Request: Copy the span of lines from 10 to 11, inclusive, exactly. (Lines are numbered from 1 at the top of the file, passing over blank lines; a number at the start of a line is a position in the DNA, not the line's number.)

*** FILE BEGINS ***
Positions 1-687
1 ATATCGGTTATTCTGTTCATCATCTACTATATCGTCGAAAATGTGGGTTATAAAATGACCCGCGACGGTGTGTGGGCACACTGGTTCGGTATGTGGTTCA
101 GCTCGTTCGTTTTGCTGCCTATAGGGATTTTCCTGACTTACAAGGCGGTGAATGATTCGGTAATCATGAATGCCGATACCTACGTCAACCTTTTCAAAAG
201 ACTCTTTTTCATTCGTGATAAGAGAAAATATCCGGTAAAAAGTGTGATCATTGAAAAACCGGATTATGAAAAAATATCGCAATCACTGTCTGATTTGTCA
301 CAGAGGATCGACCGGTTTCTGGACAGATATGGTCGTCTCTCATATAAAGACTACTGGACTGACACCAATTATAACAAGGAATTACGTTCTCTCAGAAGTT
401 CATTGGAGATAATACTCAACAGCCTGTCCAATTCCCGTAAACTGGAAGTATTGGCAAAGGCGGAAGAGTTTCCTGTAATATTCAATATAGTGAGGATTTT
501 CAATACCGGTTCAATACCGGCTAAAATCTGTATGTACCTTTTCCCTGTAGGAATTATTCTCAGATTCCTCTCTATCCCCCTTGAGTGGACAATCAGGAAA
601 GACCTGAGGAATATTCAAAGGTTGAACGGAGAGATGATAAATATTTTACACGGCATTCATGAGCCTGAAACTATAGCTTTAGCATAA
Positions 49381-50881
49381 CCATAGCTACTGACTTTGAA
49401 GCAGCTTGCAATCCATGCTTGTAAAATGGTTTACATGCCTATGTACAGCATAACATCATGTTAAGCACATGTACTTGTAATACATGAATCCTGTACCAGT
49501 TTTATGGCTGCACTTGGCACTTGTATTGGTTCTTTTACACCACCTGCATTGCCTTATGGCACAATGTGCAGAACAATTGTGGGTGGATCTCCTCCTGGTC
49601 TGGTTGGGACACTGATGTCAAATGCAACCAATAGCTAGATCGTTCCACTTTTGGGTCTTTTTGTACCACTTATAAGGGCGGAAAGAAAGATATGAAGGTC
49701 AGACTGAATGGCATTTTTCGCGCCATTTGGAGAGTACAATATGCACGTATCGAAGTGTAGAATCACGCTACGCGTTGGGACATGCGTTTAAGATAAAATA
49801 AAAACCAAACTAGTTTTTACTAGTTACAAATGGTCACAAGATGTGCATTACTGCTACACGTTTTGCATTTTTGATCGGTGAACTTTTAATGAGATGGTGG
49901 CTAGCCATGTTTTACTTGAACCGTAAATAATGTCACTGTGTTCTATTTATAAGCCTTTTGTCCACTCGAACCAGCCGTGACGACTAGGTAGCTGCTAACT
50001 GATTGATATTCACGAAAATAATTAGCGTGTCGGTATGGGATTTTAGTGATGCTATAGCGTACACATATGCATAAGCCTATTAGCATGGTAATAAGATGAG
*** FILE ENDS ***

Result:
49381 CCATAGCTACTGACTTTGAA
49401 GCAGCTTGCAATCCATGCTTGTAAAATGGTTTACATGCCTATGTACAGCATAACATCATGTTAAGCACATGTACTTGTAATACATGAATCCTGTACCAGT